Bottom line on Thursday night’s big Florida debate: All four Republican wannabes agree that patriotic Cuban refugees should self-deport to the moon to build an English-speaking, manufacturing-based lunar economy free of government regulation. Some quick thoughts about the event:
1-Mitt Romney won, as his new debate coach helped him to his strongest performance to date. He landed a couple of hard punches square on Newt Gingrich’s snout, as when he demanded an apology after skewing a “repulsive” (although true) TV ad attacking him as “anti-immigrant,” and finally grew a pair in defending his personal wealth. It didn’t hurt that Team Mitt managed to start the day with an orchestrated, full-bore print attack on the Grinch.
2-Gingrich screwed the pooch. When he wasn’t vainly trying to defend his new proposal to colonize the moon to make it the 51st state, he was yammering about his nitwit position on immigration by accusing Romney of being against grandmothers. And he looked an utter fool when Romney pointed out that his own investment portfolio includes mutual funds invested in Fannie Mae and Freddie Mac, one minute after Newt went all high horse about Mittens buying stock in the mortgage giants. (Gingrich photo by Shutterstock)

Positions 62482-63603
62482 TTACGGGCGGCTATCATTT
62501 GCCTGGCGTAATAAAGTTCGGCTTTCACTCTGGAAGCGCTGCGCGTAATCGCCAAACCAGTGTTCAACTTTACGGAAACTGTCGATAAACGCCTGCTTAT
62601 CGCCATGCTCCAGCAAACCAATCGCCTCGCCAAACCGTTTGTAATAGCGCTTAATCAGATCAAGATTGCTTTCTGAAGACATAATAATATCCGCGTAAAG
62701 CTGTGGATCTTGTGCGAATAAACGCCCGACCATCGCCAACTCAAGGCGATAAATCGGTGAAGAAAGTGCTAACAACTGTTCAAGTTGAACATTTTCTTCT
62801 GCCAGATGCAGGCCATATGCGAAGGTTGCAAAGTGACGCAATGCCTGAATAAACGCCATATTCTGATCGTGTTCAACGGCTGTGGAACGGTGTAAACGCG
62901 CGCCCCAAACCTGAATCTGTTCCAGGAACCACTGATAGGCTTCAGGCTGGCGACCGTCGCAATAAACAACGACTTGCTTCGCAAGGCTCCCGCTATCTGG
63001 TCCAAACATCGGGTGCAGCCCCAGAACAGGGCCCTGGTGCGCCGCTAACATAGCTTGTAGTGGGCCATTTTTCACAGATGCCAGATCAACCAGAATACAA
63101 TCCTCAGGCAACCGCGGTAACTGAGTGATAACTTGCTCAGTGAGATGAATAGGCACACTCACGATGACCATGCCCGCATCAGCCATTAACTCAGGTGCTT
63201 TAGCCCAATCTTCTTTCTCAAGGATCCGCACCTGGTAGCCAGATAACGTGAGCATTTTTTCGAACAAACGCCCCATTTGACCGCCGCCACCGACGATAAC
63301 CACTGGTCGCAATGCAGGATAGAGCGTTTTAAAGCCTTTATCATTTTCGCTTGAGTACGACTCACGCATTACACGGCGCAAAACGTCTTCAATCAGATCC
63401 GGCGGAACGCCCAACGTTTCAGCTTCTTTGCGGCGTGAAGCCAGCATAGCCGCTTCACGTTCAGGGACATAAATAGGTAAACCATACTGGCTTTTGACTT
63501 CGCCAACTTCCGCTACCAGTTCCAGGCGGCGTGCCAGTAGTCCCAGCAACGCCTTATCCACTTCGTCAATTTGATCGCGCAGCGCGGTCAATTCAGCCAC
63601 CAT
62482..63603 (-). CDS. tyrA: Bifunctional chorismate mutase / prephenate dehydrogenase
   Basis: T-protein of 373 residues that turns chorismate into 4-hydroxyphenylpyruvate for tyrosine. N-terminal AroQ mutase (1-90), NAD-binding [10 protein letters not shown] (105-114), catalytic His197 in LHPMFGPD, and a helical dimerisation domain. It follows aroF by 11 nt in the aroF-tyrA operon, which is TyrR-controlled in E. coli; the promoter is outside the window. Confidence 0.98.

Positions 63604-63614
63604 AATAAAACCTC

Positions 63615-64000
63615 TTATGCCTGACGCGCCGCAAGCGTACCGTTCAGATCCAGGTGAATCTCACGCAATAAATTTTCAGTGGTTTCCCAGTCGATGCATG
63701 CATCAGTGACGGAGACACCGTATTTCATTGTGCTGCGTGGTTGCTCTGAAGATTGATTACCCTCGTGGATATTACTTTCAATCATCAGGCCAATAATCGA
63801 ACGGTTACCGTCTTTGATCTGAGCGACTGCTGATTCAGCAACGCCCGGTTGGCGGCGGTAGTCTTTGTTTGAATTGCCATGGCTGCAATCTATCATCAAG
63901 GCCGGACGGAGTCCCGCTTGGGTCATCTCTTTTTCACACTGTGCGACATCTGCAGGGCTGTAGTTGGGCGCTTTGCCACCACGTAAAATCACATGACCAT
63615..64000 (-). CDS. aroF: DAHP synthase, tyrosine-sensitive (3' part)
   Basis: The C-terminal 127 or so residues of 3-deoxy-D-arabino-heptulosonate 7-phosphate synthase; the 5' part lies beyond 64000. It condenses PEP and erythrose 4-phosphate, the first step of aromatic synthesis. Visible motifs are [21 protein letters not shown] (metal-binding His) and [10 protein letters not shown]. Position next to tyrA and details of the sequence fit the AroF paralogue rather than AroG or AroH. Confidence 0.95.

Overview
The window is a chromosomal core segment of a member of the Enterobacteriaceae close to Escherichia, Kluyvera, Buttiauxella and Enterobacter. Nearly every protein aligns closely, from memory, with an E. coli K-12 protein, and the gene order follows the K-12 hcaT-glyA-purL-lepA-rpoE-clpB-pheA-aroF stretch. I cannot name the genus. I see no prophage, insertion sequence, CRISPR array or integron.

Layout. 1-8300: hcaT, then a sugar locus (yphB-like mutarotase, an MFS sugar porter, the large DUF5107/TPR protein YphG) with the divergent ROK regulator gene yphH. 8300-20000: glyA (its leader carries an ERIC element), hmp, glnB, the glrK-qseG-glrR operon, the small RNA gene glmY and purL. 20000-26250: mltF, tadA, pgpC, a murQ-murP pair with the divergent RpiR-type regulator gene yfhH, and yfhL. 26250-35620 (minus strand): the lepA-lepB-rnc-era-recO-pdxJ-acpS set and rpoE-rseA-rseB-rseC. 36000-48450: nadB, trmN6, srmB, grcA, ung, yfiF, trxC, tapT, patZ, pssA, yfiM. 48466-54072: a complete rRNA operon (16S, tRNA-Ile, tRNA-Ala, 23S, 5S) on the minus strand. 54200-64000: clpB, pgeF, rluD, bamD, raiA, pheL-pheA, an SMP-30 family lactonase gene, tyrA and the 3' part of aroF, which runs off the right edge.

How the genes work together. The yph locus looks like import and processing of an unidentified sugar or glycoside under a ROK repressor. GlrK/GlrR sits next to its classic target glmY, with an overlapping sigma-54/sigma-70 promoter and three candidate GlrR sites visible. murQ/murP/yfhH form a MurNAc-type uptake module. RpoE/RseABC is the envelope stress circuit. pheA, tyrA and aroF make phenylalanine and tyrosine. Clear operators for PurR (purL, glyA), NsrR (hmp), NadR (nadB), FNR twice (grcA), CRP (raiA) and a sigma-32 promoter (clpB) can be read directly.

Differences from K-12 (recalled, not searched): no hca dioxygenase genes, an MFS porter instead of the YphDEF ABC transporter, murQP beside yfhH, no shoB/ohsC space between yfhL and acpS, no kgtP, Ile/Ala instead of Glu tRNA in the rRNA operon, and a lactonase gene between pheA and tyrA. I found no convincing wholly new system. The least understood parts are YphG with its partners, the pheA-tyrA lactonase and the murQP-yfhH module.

3-Rick Santorum put on the best performance of the debate. Not that it matters, but he was articulate, factual and persuasive on issues from underwater mortgages to Puerto Rican statehood, and his sustained take-down of Romney on health care was masterful. In the end, however, any votes his flagging campaign wins will come out of Newt’s hide, so the net effect of his good night was to help Mitt.
4-Ron Paul got off the best line of the night. With Cuba politics front and center in Florida, he was asked how he would respond as president if contacted by Raul Castro: “I’d ask him why he was calling,” Uncle Ron responded, his only answer of the night that didn’t mention the Fed or the gold standard.
5-Wolf Blitzer showed John King how it’s done. The Wolfman finally pushed back on Newt’s same old cheap trick of attacking the moderator, refusing to be bullied when Gingrich tried to duck a question about trash-talking he’d done earlier in the week about Romney’s offshore investments. Blitzer took a little booing from the audience for his trouble but in the end came out ahead in the exchange.
Calbuzz sez: Newt’s post-South Carolina momentum had already stopped in Florida and last night didn’t do anything to help him get it restarted.
In other news: We’re still trying to catch our breath from the huge fit of projectile snorking that struck us upon hearing Romney declare in Monday’s debate that the cure for the nation’s immigration ills is “self-deportation.”